In the wet Pacific Northwest and in an age of indoor work and play, the battle against indoor mold seems unending.
MoldEaters recently joined that fight in Vancouver, hitting mold at its source with natural, enzyme-based products.
Its parent company, Root’s Inc., is a Battle Ground-based business started in industrial floor coating in 1993. Root’s Inc. expanded into the remodeling business in early 2007 before developing MoldEaters as a separate LLC in June 2007. Root’s Inc. has 12 full-time and two part-time employees.
Combined sales for the companies were just over $1.1 million in 2007 and Root’s Inc.’s president Rob Root plans to double that in 2008.
MoldEaters expects to see its first profits this month. Business was “very slow for quite a few months,” Rob Root said, but marketing and a new website are turning that around.
Brant Rude and Rick Root work full-time with MoldEaters as general and operations managers, respectively. Todd Olson is its part-time systems manager. They combine Rude and Olson’s construction and remodeling experience with Rick Root’s science background when inspecting and treating buildings. All three are certified as moisture management professionals and environmental mold remediators.
Rude co-owns MoldEaters with Todd Olson, Kim Root, Rob Root and Wayne Tyler, who work full-time for Root’s Inc.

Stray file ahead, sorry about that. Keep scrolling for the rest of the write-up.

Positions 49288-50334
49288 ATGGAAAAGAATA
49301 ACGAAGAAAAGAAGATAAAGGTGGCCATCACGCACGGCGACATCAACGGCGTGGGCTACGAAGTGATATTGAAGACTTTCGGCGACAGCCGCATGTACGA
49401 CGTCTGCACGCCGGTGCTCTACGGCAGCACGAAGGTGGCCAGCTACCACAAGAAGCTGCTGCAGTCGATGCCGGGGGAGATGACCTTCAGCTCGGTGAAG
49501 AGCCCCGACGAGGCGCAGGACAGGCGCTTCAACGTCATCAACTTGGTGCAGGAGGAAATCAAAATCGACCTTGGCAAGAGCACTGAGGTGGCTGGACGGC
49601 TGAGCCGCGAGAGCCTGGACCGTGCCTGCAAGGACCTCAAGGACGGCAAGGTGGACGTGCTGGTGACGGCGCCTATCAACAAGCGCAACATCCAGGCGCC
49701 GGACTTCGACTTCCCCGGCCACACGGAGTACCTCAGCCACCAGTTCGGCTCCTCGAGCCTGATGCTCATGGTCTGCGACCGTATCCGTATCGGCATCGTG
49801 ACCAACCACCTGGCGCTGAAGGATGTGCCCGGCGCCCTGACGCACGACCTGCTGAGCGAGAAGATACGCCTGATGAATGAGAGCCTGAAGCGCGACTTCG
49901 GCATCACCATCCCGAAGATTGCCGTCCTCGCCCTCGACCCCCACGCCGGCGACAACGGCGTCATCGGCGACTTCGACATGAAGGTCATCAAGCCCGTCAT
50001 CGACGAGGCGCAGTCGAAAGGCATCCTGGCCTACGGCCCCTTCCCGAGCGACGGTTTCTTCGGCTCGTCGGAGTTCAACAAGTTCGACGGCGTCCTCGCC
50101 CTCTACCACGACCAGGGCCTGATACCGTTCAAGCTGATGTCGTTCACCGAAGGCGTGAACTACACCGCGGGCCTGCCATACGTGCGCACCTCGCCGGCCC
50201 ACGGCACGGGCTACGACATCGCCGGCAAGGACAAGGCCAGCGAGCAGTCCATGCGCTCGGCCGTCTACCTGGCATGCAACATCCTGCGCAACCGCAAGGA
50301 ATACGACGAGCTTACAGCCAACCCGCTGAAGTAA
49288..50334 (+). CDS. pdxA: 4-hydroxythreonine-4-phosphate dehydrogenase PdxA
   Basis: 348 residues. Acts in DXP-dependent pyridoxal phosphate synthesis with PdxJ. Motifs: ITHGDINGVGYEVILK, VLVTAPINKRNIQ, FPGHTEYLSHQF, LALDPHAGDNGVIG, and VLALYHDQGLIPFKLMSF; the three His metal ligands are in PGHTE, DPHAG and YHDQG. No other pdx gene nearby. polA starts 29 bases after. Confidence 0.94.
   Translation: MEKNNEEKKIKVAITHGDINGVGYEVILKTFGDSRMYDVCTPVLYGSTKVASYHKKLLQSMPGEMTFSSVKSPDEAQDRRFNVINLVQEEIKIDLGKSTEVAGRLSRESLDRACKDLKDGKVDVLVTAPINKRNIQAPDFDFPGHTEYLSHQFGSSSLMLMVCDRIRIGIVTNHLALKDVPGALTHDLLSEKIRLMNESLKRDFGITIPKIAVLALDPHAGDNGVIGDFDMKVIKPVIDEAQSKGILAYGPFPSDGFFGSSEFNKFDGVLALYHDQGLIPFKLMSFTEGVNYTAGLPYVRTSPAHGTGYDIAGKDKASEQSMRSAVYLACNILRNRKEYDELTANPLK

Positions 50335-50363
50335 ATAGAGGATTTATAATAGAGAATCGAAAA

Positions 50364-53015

“Together we can produce something we can’t by ourselves,” Olson said. “All the weak links are covered.”
Mold issues are often linked to construction issues, according to Rob Root. He said that’s partly because construction happens so quickly these days. Damp materials are often used before they can dry out, and air-tight walls make it hard for moisture to escape.
All molds are allergenic, according to Rick Root, who was a science teacher for 28 years. It is also linked to illnesses listed on the MoldEaters website like respiratory ailments, diarrhea, rashes and fatigue – even hair and memory loss.
Over the last 10 to 15 years, Rick Root said, litigation has come at building owners due to mold-related health problems, from real estate agents, landlords, builders, plumbers and more.
“They find out there is a mold issue and suddenly everybody has a health issue,” said Rob Root. “Whether you use us or not, it’s something you have to take seriously.”
MoldEaters uses TM-100, an enzyme-based product of Bio-Science Environmental Services and Laboratory Inc. of Boca Raton, Fla. Its components are “100 percent organic,” and contain no hazardous ingredients, according to a Bio-Science material safety data sheet.
The service starts with a consultation and air test, followed by investigation of the mold’s causes and TM-100 application. It takes a day to clean a building with TM-100 – from the floors and walls to the tiny knickknacks – before a TM-100 fog is released and settles for up to 48 hours. It is safe for clients to be present during the treatment, Rob Root said, but usually not convenient.
“The only reason we will wear a mask and protective gear is for the mold,” he said. Clients can see the change in mold levels in lab reports. A report from a recent job showed spore counts dropped more than 1,600 percent per cubic meter.
Treatment can cost $1,300 to $10,000. An attic is serviced for $1,800 to $3,000, including 16 to 32 man-hours.
The team has worked mostly in homes, but wants to reach businesses and other organizations with mold liability concerns.
“Employees can only hold their breath for so long,” Rob Root said.
Brant Rude, general manager, co-owner
Charity Thompson can be reached at firstname.lastname@example.org.